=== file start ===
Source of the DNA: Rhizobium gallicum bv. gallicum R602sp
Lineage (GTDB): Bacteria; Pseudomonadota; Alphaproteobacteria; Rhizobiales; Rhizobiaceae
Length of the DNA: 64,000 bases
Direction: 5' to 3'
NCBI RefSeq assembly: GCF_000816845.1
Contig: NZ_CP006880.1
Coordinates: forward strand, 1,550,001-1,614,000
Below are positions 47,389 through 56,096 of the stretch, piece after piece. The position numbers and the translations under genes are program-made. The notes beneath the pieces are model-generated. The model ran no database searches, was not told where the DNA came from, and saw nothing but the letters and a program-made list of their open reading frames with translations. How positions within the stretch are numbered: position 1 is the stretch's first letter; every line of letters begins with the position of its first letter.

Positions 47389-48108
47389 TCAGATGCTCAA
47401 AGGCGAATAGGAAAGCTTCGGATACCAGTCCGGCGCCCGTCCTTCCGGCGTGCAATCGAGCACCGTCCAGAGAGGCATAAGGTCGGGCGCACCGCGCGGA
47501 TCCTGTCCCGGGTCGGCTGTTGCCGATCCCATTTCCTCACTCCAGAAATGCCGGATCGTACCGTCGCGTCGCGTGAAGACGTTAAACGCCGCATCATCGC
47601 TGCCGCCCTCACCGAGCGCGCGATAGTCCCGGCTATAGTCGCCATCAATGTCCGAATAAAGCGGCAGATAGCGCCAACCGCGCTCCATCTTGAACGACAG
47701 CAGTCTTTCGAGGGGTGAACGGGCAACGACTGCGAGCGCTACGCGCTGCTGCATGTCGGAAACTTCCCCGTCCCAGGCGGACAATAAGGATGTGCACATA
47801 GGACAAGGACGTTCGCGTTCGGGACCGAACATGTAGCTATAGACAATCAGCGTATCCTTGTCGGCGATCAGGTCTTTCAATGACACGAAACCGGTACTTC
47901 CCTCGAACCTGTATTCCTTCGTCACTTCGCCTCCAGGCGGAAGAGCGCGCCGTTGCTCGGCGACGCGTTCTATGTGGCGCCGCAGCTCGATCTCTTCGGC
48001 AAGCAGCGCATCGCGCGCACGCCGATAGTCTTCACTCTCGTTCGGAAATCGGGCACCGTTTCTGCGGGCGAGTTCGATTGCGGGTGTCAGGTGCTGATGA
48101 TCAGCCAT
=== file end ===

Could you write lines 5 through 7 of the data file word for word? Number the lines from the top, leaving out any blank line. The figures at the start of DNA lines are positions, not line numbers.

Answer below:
NCBI RefSeq assembly: GCF_000816845.1
Contig: NZ_CP006880.1
Coordinates: forward strand, 1,550,001-1,614,000